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It's never too soon to talk to children about sex

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POSTED: October 7, 2009 10:01 a.m.
October is the health department’s “Let’s talk” month, and the campaign encourages parents to talk to their children about sex and sexuality.
This is very important for many reasons. Research shows that teens are more likely to begin having sex later in life when they have discussed sexuality with their parents. Open communication with trusted adults helps young people develop responsible, positive attitudes and behaviors about sexuality. Moreover, those teens who do decide to become sexually active are more likely to use protection when their parents have discussed sexuality with them.
Picking up tidbits about sex from peers and the media can create very distorted and false views that could lead to multiple problems.
The United States has the highest teen pregnancy, abortion and birth rates in the developed world. In fact, the U.S. teen pregnancy rate is as high as those of France, Italy, Sweden, Japan and Canada combined. Sixty percent of U.S. teens will experience sexual intercourse before their 18th birthday. Every year in the United States, one out of every 10 girls under age 20 becomes pregnant and as many as 3 million girls acquire a sexually transmitted disease.  That means that one in four sexually experienced teens acquire a sexually transmitted disease every year.
Georgia has one of the highest teenage birth rates in the nation. In 2001, one in every 11 female teenagers in Georgia became pregnant before her 18th birthday and 5,377 teenage girls had repeat births. These statistics are even more disturbing given the consequences of teen pregnancy. Teenage mothers are more likely to drop out of school and become dependent on government assistance.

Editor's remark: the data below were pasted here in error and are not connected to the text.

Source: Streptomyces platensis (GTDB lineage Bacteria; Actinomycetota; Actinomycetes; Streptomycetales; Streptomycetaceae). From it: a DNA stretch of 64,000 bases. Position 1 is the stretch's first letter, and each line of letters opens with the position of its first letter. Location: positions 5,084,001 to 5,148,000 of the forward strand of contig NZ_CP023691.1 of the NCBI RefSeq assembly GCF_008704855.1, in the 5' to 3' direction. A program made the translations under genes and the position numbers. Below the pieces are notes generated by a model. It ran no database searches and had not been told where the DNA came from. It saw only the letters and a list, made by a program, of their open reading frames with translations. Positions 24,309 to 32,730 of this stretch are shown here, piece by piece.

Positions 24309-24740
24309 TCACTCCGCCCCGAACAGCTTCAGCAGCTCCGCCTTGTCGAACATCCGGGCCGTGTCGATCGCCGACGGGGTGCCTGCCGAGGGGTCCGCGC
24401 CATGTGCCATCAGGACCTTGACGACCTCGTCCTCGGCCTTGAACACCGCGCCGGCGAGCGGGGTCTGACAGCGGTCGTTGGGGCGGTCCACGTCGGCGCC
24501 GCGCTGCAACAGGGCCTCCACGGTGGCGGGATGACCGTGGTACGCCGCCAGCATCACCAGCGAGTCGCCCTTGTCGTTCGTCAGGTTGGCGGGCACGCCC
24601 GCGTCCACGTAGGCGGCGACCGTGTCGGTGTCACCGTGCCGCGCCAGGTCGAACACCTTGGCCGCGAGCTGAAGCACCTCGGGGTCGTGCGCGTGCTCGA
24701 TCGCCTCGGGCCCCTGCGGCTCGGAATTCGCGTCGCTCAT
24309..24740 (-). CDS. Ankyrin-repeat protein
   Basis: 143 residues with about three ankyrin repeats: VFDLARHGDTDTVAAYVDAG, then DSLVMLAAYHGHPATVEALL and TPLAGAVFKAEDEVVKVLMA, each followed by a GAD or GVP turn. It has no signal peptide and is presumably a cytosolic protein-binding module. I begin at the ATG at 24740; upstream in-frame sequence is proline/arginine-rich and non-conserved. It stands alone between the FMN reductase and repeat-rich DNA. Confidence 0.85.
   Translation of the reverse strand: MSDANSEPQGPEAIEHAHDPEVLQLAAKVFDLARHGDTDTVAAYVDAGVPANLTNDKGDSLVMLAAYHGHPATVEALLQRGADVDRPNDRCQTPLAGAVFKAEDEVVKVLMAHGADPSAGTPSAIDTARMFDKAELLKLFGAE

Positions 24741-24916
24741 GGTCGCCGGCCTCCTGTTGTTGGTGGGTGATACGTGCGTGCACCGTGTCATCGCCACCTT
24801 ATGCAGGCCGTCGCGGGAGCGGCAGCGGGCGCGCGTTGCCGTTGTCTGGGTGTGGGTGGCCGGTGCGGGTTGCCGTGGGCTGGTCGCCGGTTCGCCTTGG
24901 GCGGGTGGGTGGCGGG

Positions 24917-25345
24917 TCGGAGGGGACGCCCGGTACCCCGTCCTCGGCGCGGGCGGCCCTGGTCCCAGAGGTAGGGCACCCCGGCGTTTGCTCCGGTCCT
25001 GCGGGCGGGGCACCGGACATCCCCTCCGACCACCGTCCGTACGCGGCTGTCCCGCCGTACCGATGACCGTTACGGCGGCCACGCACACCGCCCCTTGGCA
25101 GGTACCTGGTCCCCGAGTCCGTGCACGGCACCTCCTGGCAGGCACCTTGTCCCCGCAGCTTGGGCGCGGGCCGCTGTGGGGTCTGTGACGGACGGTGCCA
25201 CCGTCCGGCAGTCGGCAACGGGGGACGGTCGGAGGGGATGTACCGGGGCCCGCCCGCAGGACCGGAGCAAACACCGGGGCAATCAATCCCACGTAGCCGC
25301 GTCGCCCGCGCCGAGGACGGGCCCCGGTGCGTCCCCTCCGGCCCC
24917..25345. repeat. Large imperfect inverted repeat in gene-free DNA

Children prefer to learn about sexuality from their parents, but parents are often worried and uncomfortable initiating such discussions. Some believe that discussing sexuality will encourage young people to be sexually active. But research shows that sexuality education does not cause young people to have sex earlier or more often. In short, telling your kids about sex will not encourage them to have sex, it will probably do the opposite.
According to information from the Georgia Department of Community Health, many parents think 14 or 15 is a good age to begin talking about these things. Think again. The rise in teen pregnancy has revealed that girls are having sex at 14. Boys are starting at 12. We have to start talking to our children at an earlier age. Many experts believe 10 years old isn’t too early. But whatever age you think is right, the important thing is to start talking before your children become sexually active.    
Parents who communicate effectively and often with their kids about sexuality are more likely to impart the values and attitudes that will see them through adolescence and the teen years with a focus on goals for the future rather than on pleasures of the moment. Parent-child communication is an essential part of the effort to prevent teen pregnancy.
Become well informed about the issues that face your children. The more knowledgeable you are, the more comfortable you will be in passing this information along to your child. When having sexuality discussions with your child, be prepared to:
• Get to know your children’s world. Be a part of it.
• Negotiate, compromise and consider other views.
• Encourage an open exchange of ideas.  
• Foster your child’s decision-making ability.
• Encourage questions.
• Admit ignorance when appropriate and find the answer.
• Keep a sense of humor.
• Be clear about expectations and listen.
• Respect their privacy
• Focus on behaviors.
Material for this article was obtained from the following Web sites:
www.plannedparenthood.org/EDU/brochure.html
www.cfoc.org/9_press/9_tpwatch.cfm
www.georgiahealthinfo.gov/cms

Ratcliffe is a consultant to the Coastal Health District. You can call her at 876-6399.
 

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